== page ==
Another Easter holiday, four days freezing to death, with temperatures on Easter Monday (in our parts) of 2°. Never mind global warming, early Easters or the next ice age, what (controversial question coming up) is the point of Easter?
Yes, it’s a religious celebration (of sorts, celebrating death?), and the public get an extra two days off from work, but why? Most of those who enjoy the time off couldn’t frankly give a damn (or know why) what Easter stands for. Admittedly there are those who vehemently defend their right to glory in the death of Jesus, but 88% (a figure I made up) couldn’t give a fig. So here’s something radical to consider: move the Good Friday and Easter Monday holidays to a warmer part of the year (not April anyway) to celebrate, oh I don’t know the Queen’s birthday and the start of summer, leaving Easter Sunday for those who wish to worship this event free to do so, on a Sunday; the normal day of Christian worship, just like Epiphany and Psalm Sunday. Now if this sounds like heresy it’s not supposed to, merely pragmatic. This country is not that religious. Not many people go to church, fewer take up a career in it, so what relevance has it got with most people, except those that want to believe? I’m not being heathen, just realistic. There is no physical God, it’s a state of mind. Those who believe in God do so because they want to believe in a higher being. Well, I believe in a higher being, or fate, that is all.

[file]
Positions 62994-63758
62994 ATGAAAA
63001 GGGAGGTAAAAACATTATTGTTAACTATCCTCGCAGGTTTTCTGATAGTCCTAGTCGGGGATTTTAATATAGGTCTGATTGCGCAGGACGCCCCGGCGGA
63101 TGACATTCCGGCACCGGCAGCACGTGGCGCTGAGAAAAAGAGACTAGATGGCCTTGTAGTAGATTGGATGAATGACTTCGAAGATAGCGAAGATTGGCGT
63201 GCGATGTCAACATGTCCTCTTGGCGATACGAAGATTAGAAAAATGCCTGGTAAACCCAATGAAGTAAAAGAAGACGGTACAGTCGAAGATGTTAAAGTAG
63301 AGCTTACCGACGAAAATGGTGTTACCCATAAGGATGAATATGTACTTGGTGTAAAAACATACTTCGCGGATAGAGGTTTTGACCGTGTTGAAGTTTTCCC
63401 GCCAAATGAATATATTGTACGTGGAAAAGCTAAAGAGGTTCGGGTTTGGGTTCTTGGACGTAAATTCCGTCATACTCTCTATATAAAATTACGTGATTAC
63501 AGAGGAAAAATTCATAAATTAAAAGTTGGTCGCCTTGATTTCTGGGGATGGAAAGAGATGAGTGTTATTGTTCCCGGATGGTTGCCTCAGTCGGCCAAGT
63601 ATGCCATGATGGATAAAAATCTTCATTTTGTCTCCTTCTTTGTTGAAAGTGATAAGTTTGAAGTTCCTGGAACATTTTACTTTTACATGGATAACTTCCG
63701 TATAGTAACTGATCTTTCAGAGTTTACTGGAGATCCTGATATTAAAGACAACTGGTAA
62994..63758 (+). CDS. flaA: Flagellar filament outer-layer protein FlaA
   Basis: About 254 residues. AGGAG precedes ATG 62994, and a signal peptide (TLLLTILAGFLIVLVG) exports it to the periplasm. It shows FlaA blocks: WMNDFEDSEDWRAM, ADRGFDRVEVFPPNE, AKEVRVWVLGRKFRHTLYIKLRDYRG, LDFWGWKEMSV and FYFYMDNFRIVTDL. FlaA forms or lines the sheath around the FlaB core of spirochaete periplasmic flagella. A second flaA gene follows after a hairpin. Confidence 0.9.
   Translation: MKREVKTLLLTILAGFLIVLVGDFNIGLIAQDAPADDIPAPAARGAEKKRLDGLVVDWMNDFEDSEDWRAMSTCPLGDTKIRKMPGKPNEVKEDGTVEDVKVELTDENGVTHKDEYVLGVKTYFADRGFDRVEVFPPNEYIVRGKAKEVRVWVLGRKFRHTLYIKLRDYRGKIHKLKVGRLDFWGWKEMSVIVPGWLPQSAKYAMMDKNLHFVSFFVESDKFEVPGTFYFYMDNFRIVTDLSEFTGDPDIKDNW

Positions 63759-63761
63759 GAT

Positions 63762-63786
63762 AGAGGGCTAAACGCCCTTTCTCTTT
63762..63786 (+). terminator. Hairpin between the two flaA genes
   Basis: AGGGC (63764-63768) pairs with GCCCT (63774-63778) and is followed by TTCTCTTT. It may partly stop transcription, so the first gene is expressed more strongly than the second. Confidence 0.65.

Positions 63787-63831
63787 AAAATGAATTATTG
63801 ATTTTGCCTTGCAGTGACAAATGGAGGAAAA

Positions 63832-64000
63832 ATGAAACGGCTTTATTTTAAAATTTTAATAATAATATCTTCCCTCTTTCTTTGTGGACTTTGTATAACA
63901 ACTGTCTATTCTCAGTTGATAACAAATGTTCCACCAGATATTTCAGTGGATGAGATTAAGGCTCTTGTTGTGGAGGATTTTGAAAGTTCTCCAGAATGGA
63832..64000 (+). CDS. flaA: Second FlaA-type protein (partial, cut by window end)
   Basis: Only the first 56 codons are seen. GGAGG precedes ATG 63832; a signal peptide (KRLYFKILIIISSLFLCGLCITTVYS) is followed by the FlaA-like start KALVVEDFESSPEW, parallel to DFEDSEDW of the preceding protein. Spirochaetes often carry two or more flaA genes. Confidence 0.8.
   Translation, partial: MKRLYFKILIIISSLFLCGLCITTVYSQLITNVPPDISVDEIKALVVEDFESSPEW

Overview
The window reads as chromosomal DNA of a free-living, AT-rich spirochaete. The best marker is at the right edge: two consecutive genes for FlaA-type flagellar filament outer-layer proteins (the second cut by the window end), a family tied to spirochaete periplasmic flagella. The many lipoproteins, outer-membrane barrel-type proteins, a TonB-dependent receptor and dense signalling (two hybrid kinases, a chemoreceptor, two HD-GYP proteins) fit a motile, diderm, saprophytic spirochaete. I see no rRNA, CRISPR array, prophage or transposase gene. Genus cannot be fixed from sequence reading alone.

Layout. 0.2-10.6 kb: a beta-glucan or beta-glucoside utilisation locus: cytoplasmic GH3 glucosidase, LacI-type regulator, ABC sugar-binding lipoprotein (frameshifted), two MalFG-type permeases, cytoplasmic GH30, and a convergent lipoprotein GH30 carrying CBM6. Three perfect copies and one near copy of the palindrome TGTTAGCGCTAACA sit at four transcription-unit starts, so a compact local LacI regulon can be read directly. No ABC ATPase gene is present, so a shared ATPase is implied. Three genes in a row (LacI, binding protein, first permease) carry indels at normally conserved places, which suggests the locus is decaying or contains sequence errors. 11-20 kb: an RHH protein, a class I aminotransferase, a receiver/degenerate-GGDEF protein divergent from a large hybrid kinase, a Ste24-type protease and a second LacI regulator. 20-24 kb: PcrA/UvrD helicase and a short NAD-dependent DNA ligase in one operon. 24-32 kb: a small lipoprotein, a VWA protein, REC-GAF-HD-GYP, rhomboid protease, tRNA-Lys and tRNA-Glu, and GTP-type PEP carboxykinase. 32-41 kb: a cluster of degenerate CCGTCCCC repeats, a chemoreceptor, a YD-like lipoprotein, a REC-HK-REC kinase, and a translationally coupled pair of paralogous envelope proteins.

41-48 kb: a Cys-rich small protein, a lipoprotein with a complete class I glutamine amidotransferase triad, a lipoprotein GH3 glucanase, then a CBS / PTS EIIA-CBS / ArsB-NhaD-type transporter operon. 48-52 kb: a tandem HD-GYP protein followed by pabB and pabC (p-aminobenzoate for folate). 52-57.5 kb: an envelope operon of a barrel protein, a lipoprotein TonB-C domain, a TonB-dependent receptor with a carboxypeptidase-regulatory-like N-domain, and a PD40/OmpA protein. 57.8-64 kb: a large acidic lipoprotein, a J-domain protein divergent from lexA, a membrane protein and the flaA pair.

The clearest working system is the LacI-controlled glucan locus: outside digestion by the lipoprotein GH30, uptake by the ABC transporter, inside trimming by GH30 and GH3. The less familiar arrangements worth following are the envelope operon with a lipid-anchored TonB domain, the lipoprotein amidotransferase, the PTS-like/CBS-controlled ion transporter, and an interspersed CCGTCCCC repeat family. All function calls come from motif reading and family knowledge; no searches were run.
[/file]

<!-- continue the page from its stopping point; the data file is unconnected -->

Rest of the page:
So what do you say? Would you rather keep the two days off and have them later in the year, between say, the Whitsun bank holiday and the August bank holiday; or keep the Easter days off and huddle together for warmth and battle snow and ice on the roads, visiting relatives or freeing sheep from snow drifts (that’s for you Neil)? The juries out, but I know what my views are, are they yours? And before anyone says look at the beautiful weather last Easter, my view is that was a glitch and my argument still stands: its too early in the year and too cold for public holidays. Just don’t get me started on Christmas.